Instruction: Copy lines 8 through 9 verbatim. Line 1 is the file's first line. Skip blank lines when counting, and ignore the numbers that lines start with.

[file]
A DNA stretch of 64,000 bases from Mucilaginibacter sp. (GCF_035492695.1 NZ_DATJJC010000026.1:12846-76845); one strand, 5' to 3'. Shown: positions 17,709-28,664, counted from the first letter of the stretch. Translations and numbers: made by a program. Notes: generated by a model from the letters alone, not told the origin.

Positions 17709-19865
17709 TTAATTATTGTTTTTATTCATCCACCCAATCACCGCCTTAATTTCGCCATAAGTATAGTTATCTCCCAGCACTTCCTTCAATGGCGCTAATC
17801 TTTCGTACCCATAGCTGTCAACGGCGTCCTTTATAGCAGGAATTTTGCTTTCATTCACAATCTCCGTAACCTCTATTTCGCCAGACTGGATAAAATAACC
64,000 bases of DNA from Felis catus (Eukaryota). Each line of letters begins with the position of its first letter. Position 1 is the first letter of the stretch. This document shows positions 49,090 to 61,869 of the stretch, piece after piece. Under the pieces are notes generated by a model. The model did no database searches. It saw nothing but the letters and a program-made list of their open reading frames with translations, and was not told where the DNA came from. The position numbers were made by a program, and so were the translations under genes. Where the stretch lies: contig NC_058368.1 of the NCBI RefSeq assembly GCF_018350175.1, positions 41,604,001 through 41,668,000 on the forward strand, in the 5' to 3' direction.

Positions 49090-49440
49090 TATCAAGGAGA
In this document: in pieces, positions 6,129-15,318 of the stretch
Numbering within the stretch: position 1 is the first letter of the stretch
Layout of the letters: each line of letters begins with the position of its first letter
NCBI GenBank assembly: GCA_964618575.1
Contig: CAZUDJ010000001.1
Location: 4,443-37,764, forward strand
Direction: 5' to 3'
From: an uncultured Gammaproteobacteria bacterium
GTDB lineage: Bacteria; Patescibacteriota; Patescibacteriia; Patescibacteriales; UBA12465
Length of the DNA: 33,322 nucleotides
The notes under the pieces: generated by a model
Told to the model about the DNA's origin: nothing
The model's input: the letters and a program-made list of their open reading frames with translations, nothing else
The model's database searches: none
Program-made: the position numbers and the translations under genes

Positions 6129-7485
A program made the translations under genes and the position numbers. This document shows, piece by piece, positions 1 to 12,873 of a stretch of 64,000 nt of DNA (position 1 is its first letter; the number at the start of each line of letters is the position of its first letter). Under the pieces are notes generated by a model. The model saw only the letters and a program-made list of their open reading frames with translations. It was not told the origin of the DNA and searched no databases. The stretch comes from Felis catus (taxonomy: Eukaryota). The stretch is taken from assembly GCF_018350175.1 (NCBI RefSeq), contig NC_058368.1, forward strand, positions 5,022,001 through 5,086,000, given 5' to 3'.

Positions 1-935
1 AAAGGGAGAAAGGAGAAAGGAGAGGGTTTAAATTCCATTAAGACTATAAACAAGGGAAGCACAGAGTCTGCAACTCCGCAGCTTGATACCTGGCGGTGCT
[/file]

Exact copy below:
In this document: in pieces, positions 6,129-15,318 of the stretch
Numbering within the stretch: position 1 is the first letter of the stretch